Most American families have lost ground in college affordability. Over the last two decades, the cost of attending two- and four-year public and private colleges (including tuition and other education-related expenses) has grown more rapidly than inflation, and faster than family income as well. As a result, the share of family income that is needed to pay for tuition and other college expenses has increased.
The principal driver of the increased cost of attending college is higher tuition, and only the wealthiest families have seen their incomes keep pace with increases in tuition. The lowest-income families have lost the most ground, and this is a major factor in their lower rates of college attendance. For example, for the lowest-income families in 1980, tuition at public two-year colleges represented 6% of their family income. For the lowest-income families in 2000, tuition at these colleges represented 12% of their income. Likewise, tuition at public four-year colleges and universities represented 13% of income for the lowest-income families in 1980. In 2000, tuition at these colleges and universities equaled 25% of their income.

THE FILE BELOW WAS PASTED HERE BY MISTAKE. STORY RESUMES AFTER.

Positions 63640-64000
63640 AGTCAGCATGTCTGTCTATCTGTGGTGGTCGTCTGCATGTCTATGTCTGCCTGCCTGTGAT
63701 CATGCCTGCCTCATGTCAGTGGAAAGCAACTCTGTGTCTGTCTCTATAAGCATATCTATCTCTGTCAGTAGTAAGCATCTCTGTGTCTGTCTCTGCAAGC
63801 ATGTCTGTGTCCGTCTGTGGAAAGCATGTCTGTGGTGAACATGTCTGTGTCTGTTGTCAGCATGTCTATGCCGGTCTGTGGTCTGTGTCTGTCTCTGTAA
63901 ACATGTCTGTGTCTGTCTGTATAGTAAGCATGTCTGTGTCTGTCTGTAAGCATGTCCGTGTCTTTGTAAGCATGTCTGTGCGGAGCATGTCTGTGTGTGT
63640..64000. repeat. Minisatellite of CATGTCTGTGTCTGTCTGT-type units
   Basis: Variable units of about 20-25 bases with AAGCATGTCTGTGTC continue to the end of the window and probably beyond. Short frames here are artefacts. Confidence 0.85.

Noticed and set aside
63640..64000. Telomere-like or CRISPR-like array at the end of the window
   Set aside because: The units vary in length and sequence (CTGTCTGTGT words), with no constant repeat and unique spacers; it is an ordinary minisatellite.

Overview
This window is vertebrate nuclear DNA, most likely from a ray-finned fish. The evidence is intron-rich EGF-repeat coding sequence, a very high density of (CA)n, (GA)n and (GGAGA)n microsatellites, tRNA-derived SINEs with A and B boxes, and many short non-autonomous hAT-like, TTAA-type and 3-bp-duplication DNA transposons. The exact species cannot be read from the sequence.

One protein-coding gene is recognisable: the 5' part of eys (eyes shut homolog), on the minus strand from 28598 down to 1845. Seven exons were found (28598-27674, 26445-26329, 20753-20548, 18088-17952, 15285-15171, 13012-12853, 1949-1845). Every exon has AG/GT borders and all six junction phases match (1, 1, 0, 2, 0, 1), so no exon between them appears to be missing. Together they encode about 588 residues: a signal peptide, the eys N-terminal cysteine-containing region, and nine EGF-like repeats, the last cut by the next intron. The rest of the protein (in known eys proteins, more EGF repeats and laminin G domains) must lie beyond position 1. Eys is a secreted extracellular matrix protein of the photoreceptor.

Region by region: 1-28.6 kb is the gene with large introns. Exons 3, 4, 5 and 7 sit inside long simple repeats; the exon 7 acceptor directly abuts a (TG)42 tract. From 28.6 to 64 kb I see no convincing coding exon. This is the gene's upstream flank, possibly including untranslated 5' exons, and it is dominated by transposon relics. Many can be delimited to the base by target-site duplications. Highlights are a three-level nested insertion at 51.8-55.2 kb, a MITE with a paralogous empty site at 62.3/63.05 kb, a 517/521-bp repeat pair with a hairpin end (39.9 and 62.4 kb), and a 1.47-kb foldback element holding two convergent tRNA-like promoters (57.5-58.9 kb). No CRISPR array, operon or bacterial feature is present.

In Nevada, we are seeing this consequence now, as an ideological driven approach to public policy has forced students to absorb fee increases of 10% a year for this year and next -- and are still faced with the prospect of deeper cuts that could force cancellation of course sections and programs for which they have already paid this increased tuition.